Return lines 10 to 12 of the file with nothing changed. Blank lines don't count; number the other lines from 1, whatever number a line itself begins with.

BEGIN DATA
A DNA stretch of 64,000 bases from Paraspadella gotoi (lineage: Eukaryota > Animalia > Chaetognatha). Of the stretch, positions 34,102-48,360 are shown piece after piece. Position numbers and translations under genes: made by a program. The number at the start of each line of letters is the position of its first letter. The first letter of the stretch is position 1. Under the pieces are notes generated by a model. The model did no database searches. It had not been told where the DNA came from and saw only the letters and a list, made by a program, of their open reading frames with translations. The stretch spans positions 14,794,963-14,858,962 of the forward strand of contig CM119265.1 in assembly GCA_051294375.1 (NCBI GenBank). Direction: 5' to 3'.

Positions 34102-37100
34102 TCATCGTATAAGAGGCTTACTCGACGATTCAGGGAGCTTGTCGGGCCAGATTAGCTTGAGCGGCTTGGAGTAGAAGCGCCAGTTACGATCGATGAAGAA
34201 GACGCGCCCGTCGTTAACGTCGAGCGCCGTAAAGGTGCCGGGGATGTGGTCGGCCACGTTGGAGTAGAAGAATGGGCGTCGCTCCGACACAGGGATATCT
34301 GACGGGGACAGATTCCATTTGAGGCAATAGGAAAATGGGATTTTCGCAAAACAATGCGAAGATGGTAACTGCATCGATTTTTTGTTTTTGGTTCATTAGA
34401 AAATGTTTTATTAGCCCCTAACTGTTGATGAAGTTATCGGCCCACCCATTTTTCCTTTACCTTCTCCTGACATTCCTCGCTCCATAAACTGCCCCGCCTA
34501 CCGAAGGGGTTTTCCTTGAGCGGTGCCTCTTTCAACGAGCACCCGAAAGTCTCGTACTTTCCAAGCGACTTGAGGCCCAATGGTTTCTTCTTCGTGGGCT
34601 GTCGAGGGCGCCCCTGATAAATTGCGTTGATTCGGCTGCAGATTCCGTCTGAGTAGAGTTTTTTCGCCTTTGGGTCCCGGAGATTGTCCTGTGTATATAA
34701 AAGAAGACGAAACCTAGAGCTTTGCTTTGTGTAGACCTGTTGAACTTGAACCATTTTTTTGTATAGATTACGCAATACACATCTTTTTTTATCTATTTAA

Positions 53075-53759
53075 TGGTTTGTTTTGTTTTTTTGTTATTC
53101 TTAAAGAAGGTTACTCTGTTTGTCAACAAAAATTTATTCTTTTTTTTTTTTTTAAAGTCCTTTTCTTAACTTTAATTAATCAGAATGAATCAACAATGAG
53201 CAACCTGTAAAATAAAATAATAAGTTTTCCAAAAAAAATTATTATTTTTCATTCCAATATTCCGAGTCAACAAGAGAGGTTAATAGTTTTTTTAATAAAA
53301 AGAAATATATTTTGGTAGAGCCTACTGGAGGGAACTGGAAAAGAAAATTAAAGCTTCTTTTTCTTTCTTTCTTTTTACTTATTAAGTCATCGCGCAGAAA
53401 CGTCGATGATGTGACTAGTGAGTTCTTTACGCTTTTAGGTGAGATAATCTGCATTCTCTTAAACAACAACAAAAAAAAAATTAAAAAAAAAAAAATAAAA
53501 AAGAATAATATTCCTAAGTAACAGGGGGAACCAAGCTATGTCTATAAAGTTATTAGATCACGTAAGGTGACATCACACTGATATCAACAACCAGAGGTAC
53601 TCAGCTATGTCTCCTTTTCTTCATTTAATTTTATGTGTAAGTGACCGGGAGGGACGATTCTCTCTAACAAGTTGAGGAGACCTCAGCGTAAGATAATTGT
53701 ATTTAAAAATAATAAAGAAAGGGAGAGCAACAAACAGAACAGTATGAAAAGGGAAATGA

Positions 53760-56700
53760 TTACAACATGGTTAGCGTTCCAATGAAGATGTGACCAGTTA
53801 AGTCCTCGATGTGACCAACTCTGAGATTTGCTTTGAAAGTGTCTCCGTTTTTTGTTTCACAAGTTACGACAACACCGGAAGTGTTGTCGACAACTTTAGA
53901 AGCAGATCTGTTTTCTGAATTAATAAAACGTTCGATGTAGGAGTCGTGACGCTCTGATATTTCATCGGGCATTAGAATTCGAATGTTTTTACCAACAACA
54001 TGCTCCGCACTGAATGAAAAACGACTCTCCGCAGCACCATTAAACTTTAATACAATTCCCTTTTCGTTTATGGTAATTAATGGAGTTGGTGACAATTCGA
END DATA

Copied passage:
Positions 53075-53759
53075 TGGTTTGTTTTGTTTTTTTGTTATTC
53101 TTAAAGAAGGTTACTCTGTTTGTCAACAAAAATTTATTCTTTTTTTTTTTTTTAAAGTCCTTTTCTTAACTTTAATTAATCAGAATGAATCAACAATGAG